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Now that banks can hold Bitcoin, crypto M&A rumors are swirling

July 29, 2020, 4:27 PM UTC

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Crypto entrepreneurs are in a fine mood. Digital currency prices are on a new upswing, while a federal regulator ruled last week that banks can hold customers’ Bitcoin in the same way that they safeguard gold, stock certificates, or other valuables.

The ruling is not just a reputation boost for Bitcoin. Industry vets like Messari founder Ryan Selkis also view it as setting the table for a spate of M&A activity as banks look to buy rather build crypto services. All of this has set off a wave of chatter about who might get acquired.

In my conversations with crypto insiders, one name that came up repeatedly was Anchorage, the app-based custody service cofounded by the charismatic, young Diogo Monica. The startup, people say, is an ideal target for a financial giant looking to add a crypto custody product they could also white label to other banks. Another source of acquisition rumors is BitGo, an older and less buzzy custody service that has been trying to reinvent itself as a full service crypto shop.

Another widely circulating rumor, relayed to me by a well-regarded crypto CEO, is that JPMorgan Chase is in talks to acquire Coinbase. While juicy, this rumor is almost certainly untrue. Yes, the CEOs of the two companies have been meeting since 2018, and JPMorgan is now doing Coinbase’s banking, but that doesn’t mean an acquisition is in the works.

For starters, big banks aren’t in the habit of buying exchanges, crypto or otherwise. It’s also unlikely that Coinbase founder Brian Armstrong, who aspires to disrupt the financial system, would take his company to the cusp of an IPO—only to sell it to a firm that’s synonymous with Wall Street. Those in position to know tell me the rumor is bunk.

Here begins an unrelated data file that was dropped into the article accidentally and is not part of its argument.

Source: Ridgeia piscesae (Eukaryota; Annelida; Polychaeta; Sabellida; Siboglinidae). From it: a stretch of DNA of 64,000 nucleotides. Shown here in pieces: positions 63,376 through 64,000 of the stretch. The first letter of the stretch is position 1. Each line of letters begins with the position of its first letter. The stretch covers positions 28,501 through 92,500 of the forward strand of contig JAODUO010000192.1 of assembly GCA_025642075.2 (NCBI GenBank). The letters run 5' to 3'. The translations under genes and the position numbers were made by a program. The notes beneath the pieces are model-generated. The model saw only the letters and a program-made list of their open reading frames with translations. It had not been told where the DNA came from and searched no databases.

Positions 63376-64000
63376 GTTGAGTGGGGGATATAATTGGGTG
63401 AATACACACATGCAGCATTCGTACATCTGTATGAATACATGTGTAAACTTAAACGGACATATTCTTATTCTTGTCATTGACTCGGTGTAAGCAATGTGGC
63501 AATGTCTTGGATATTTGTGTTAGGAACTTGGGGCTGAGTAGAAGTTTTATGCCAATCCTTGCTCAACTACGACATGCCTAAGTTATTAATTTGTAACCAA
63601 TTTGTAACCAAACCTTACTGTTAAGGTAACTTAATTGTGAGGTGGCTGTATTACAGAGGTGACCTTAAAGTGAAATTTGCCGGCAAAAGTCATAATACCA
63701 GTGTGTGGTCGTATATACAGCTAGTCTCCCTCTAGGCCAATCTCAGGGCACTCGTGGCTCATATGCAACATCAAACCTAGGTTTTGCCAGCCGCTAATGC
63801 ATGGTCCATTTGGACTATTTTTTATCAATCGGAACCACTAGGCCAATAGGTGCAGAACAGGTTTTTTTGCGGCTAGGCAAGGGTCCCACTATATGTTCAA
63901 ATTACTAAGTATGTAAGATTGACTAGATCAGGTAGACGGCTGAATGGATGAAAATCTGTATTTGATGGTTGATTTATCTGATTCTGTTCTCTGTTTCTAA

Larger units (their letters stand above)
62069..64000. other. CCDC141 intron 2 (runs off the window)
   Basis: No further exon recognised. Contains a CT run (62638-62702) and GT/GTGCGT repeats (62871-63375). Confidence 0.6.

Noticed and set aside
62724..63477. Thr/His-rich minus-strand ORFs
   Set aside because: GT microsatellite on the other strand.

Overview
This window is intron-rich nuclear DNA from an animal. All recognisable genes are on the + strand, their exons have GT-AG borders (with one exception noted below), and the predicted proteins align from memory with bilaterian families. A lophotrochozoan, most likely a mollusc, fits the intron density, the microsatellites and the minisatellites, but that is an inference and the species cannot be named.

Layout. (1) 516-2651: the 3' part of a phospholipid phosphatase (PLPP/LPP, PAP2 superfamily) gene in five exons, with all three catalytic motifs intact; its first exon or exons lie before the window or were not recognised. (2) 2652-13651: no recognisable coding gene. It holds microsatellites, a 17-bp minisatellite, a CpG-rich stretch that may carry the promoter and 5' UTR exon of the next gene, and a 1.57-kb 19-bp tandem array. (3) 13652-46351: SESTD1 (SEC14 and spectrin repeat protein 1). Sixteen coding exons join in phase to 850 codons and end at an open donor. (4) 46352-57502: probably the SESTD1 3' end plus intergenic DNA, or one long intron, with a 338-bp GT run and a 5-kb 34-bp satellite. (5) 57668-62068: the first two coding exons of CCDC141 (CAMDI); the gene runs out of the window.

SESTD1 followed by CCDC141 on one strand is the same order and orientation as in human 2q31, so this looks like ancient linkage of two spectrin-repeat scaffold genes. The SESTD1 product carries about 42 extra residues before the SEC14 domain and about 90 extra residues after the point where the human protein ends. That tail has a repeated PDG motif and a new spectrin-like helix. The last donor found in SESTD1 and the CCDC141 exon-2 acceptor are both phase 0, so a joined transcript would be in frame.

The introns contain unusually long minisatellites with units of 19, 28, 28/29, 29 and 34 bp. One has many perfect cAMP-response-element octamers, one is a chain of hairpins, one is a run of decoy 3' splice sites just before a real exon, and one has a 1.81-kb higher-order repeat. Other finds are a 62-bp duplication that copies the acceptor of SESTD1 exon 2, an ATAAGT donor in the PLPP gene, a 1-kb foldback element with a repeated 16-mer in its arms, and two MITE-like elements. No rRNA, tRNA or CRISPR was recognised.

As for the broader prospect of banks snapping up crypto firms, much of the excitement may be premature. According to Colleen Sullivan, who runs crypto operations at Chicago trading shop CMT, old-line financial firms will continue to take a go-slow approach to embracing digital currency.

“To think banks are just going to start custodying crypto tomorrow doesn’t make sense,” Sullivan says. The two realms—securing physical assets versus digital ones—are totally different ball games. “It’s not a capacity they have in house,” she says.

That doesn’t mean it’s not going to happen. Sullivan is bullish about the future of crypto in general, including the still nascent decentralized finance, or DeFi, industry. She thinks tie-ups between banks and crypto startups will become common, just not for a while.

Like so much else in crypto, it appears mainstream adoption by big banks is just over horizon.

Jeff John Roberts




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If you’d gone to sleep on Valentine’s Day, and just awoke to see BofA’s still terrific second-quarter numbers for bad loans, you’d never know that the economy was in free fall.

It feels like we're living in an economic Bizarro World. The bad news piles up—mass unemployment, political chaos, out-of-control pandemic—and yet the balance sheets of big banks are all but unscathed.

What's going on? Fortune legend Shawn Tully trains his lens on Bank of America, explaining how a change in accounting rules that forces banks to record likely losses upfront, as well as stimulus measures that have helped borrowers continue to pay, mean BoA is in good position to weather the coming storm. But nobody—including BoA—can predict how bad that storm will be.


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$4.1 Billion

Even though DeFi is a source of incessant chatter for hardcore crypto types, the total value of this sub-sector of the crypto industry is still tiny. All of DeFi is worth just over $4 billion—less than the value of much unloved Bitcoin Cash.


Much of Twitter spent last week goofing on their their professions/passions with Dad-style jokes. We at The Ledger couldn't figure out who started this—if you know, fill us in. In the meantime, here's Box CEO Aaron Levie dunking on Bitcoin:

This edition of The Ledger was curated by Jeff John Roberts. Contact him at